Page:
Of course, the most interesting part of that story wasn't the budding relationship itself, but rather Bellamy's reaction to it. By tying Adam up and leaving him in the wilderness—maybe to die—Bellamy was making a statement. He's an angry leader who rules with violence and who isn't against turning on his friends if they disobey him (if that sounds vaguely familiar, it's because it's basically where we found Marcel at the beginning of The Originals, and it's also a common trait found in both fiction and non-fiction). Unfortunately for Bellamy, he's not nearly charismatic enough to be a leader. His rallying of the troops at the beginning of the episode pointed out that the Hundred is fractured along class lines, as characters like Clarke and Wells came from a world of privilege because of their parents, while most of the rest of the criminals were from the poorer working class, but I still have a hard time buying into everyone following a leader who has less charm than sandpaper.
The Hundred were looking for a leader after arriving on Earth, and Bellamy decided to take it upon himself to fill that role, but he seems to be a bit confused about what that means. He champions a world where chaos reigns, but he also desperately wants to be in charge and make the rules. How long will it take the rest of the characters to see through his abusive reign of terror in which he'll string a man up by his wrists because he caught him kissing his little sister? I'm very interested in the social structure of the Hundred, but I wouldn't be upset if Bellamy was mauled by a panther or impaled on a bunch of stakes. Part of this stems from the fact I think his character was miscast, but part of it is probably just a human reaction to the fact he's a douche bag.
On the Ark, the situation wasn't much better as the Chancellor was facing down the possibility that his son was dead, the people of the Ark would soon begin to suffer the signs of oxygen depravation, and a growing faction had begun supporting Kane. As I mentioned last week, I can smell the mutiny on Kane, and I love it. Henry Ian Cusick is the kind of charismatic man you need to fill the villain role, because he's so charming you can't help but like him. He honestly believes he's doing the right thing by wanting to send people to their deaths in order to save the rest of humanity. I also liked that Abby recruited newcomer Raven, the youngest mechanic in 52 years, to help her fix an escape pod so she can make it to Earth's surface. Will it work? I don't know, but Raven seems like a woman who doesn't put up with anyone's shit and I like that.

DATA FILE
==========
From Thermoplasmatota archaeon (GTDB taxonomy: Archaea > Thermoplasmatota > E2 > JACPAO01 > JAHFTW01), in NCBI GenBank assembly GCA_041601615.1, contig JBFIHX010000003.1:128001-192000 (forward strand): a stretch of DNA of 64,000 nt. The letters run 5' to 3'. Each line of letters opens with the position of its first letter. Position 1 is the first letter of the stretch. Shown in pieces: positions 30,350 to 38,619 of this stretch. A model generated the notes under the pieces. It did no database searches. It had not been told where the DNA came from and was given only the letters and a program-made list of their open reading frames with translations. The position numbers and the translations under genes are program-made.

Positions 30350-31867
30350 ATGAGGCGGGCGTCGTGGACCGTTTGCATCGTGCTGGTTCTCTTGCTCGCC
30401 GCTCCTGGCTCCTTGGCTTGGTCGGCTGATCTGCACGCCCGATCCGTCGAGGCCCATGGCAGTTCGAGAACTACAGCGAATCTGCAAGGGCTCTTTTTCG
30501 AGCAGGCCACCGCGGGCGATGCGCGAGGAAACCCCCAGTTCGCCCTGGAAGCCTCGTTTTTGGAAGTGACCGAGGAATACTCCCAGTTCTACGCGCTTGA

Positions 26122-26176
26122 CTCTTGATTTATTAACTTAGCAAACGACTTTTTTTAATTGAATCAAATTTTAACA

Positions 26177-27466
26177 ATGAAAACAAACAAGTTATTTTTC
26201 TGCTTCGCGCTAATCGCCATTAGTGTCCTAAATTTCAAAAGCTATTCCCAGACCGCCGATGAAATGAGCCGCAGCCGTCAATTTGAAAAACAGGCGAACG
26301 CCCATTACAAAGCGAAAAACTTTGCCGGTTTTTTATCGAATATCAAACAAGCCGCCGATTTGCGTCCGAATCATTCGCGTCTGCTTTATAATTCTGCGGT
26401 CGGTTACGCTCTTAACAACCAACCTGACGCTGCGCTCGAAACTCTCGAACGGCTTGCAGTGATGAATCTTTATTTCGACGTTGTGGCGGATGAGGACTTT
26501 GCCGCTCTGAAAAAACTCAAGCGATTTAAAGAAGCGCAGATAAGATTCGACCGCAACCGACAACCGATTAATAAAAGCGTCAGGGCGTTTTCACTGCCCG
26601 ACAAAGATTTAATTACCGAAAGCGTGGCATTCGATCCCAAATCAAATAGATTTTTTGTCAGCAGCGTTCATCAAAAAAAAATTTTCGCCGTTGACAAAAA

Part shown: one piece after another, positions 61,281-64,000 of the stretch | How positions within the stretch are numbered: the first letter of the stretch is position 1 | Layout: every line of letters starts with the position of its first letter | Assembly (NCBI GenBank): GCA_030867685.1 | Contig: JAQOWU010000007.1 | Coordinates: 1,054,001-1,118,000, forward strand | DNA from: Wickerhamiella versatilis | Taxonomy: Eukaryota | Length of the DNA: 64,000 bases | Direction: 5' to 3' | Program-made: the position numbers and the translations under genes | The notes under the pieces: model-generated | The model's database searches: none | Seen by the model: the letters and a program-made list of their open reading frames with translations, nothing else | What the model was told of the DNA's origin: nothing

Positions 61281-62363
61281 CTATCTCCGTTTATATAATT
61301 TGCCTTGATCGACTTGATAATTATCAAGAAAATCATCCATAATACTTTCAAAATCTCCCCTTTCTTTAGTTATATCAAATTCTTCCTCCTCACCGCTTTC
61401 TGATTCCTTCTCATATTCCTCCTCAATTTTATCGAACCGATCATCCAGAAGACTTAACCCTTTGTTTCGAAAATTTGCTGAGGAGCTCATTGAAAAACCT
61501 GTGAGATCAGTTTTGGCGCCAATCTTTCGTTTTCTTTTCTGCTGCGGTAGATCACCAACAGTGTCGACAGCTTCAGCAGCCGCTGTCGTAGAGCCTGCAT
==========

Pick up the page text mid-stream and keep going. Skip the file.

Overall, "Earth Skills" was a fine second outing for the 100, and although there were parts that could have been better, the episode continued to build upon the alliances and friendships forged in the pilot. I wish I could go back in time and stop the writers from forcing the romantic aspects of the series for a little bit—at least until we really get to know the characters—but I can't. As the two groups of the Hundred continue to split further and further down the middle, it'll be interesting to see which side Octavia eventually chooses. Will she stand by her brother, the person who would do anything for her, or will she side with Clarke and the only people who seem to recognize the danger they're all in? If the grounder perched in the tree watching the Hundred like a predator at the end of the episode is any indication, there's plenty to be afraid of in that forest.
Current Population of The Hundred: 98
– I cannot remember the name of Bellamy's other minion, but because of his ridiculous jacket, I shall probably be referring to him mostly as Shoulder Pad for awhile.
– Monty is basically the Hundred's version of Gilligan's Island's Professor. If anyone can make the wristband receive or send messages its him. But as soon as I see him attempt to fashion something out of a coconut, I'm calling shenanigans.
– Clarke finally told the rest of the group about the fact the Ark is dying. It'll be interesting to see if anyone changes allegiances because of this knowledge.
– Naturally, Raven knew in about two seconds that the Hundred weren't dying and were simply removing their wristbands. It's common sense that a teenager will do exactly the opposite of what they're told to do.